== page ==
First-Person Present Tense: Strengths and Weaknesses in the Hunger Games Trilogy

I recently finished reading Suzanne Collins’ Hunger Games trilogy of books. I will admit that when they first came out, I avoided them, thinking they were going to be another Twilight-esque set of stories. It is a little unfair for me to criticize Twilight because I never read any of the books, but I did suffer through the first movie and that was enough for me.

On a whim, I decided to try The Hunger Games because I needed an audio book to pass the time while doing chores at home. In the end, I am very glad that I did. I found all three books to be the audio equivalent of page-turners, in particular the first two.

The most striking aspect of the books was their mostly effective use of first-person present tense through the eyes and mind of the central character, Katniss Everdeen. First-person present seems to be the current rage in fiction, especially in young adult fiction (though I would question the appropriateness of the Hunger Games for early teens). I also recently finished James Patterson’s Witch & Wizard, which also used first-person present, though to lesser success.

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Nap Time: How Do You Manage?

Of my four kids, Grayson has to be the most stubborn of all (which is saying a lot!). Not unusual for boys his age, I am sure, but nap time (or lack thereof) is a constant struggle.

He will nap occasionally, of course, but only when unprompted, never when told, and usually in the strangest, most inconvenient places.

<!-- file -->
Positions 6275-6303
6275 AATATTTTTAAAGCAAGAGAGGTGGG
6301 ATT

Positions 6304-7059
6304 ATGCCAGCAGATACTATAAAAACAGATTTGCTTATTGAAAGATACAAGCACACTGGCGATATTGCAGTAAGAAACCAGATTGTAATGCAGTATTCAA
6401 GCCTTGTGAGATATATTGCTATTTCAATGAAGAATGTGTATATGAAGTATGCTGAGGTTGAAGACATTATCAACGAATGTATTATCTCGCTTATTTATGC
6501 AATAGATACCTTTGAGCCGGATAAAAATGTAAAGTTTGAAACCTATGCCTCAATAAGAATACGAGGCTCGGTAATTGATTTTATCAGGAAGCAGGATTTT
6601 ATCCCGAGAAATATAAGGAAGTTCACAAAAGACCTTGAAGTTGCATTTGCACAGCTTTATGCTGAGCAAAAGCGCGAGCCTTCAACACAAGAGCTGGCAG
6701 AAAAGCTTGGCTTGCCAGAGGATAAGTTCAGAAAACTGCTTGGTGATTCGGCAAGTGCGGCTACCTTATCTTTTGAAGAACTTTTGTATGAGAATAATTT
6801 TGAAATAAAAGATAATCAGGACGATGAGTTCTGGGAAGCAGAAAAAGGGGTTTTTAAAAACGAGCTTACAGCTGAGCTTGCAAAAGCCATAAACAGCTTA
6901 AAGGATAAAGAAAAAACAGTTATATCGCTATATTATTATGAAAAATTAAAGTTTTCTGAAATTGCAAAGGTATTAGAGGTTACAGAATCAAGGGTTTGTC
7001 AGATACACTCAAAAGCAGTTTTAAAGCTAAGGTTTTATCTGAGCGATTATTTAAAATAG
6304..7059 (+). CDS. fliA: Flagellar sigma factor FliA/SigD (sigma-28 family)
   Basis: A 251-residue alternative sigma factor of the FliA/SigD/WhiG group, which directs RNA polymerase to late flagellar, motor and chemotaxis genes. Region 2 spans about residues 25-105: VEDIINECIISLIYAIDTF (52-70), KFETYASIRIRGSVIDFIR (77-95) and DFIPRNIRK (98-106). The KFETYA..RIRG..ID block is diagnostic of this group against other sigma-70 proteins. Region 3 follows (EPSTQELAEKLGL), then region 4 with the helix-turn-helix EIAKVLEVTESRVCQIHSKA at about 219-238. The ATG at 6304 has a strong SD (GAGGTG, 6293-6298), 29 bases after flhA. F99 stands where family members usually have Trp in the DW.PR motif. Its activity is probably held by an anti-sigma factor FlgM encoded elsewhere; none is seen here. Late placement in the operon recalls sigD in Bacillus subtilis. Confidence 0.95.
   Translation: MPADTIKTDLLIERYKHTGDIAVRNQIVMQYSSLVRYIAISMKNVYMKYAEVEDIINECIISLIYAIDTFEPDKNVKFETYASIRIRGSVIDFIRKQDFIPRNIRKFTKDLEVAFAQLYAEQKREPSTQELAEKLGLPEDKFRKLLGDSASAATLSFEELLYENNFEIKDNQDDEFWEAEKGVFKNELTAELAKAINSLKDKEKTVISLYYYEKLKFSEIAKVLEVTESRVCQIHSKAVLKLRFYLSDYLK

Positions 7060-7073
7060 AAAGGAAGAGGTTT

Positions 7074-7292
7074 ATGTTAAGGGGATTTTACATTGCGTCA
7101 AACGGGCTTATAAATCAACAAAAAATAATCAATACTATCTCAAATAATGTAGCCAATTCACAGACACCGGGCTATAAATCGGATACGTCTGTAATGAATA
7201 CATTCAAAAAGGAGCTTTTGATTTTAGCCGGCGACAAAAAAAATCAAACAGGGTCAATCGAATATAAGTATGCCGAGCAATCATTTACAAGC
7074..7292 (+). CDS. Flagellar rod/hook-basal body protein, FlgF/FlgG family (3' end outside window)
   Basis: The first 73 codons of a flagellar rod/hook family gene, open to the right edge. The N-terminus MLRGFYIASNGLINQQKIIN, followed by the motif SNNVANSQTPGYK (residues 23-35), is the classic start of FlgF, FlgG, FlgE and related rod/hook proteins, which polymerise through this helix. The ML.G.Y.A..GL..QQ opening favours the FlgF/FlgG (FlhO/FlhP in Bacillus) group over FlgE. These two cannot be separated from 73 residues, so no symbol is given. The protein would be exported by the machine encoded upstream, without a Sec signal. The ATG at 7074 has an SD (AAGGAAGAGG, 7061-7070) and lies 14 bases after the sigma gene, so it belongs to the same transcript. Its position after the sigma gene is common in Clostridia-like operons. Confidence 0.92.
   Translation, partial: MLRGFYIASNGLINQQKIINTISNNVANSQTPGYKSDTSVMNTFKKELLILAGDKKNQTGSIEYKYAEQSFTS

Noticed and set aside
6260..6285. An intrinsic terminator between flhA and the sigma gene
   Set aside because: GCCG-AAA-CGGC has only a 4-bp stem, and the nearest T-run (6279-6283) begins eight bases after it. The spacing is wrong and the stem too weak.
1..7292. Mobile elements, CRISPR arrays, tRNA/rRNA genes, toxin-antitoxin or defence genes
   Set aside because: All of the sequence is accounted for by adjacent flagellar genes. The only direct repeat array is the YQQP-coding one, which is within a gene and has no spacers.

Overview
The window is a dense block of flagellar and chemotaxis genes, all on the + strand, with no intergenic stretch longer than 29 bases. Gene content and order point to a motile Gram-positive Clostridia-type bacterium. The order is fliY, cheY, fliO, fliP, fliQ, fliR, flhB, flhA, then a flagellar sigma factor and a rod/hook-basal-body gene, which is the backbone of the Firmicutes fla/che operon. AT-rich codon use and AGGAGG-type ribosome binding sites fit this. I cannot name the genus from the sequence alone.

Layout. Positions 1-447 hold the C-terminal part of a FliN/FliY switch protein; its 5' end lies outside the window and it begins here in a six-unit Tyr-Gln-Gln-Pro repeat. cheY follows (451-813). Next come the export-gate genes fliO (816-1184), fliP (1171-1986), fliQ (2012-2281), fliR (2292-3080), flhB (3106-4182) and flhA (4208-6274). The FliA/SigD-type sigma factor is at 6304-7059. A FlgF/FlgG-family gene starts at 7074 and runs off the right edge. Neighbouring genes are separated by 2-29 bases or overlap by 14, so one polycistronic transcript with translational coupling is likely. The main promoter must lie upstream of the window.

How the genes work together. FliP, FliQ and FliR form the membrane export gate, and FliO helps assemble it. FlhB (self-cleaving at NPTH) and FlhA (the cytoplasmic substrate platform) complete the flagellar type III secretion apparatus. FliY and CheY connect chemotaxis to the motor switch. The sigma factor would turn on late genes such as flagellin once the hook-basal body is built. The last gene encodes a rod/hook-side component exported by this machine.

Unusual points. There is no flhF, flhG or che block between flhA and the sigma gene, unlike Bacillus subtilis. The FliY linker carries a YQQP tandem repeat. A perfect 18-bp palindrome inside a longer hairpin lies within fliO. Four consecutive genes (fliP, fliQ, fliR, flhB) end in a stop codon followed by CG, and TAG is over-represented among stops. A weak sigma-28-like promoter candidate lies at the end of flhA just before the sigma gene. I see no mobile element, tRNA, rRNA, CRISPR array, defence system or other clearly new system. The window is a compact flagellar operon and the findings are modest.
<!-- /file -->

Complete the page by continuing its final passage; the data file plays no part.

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A Disciplined First Draft

Like many writers, I am my own harshest critic. Because of this, my novel’s first draft has been a slow, arduous process and I’m only roughly one-third of the way through.

Since my last writing post, I have pushed my word count over 34,000, but I still get stuck analyzing every word, revisiting, revising, and not just letting the words flow. I am reading several books on writing at the moment and they all share the same message that with first drafts, you should just keep writing and not interrupt the creative process by self-editing and laboring over every single word. Unfortunately, it goes against my inner-critic nature to approach writing this way.
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Parents: The Ultimate Multitaskers

If universities ever wanted to teach their students how to multitask or if corporations ever wanted to train their employees in effective time management skills, all they would have to do is offer hands-on work studies or off-site training seminars in parenting. Looking just at this past week, my job functions included being chauffeur, short-order cook, soccer coach, artist, woodworker, housekeeper, teacher, accountant, nutrition specialist, etc., etc.

I’m not saying this to pat myself on the back, but to collectively pat the back of all active parents. Sometimes I wonder how parents have managed this since the dawn of mankind. I will admit, however, that much of my free time lately has been spent planning a mostly kid-free vacation.

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How to Approach Writing a First Fiction Novel

In my first blog post, I referenced that writing is a passion of mine, both as a hobby and as a profession. Simply having an active blog is a testament to that, but my interest goes far beyond blogging about my adventures as a stay-at-home dad. I have also spent most of my professional life as a technical writer and communicator.

So, welcome to a new section of my blog dedicated to the writing craft. My personal focus currently lies in fiction writing, but I will not limit my discussion to fiction alone. I’m interested in talking with you about all types of writing styles and any topics involved with the craft: fiction/nonfiction, novels, short stories, and publishing to name a few. If you have a topic you want to talk about, please let me know!

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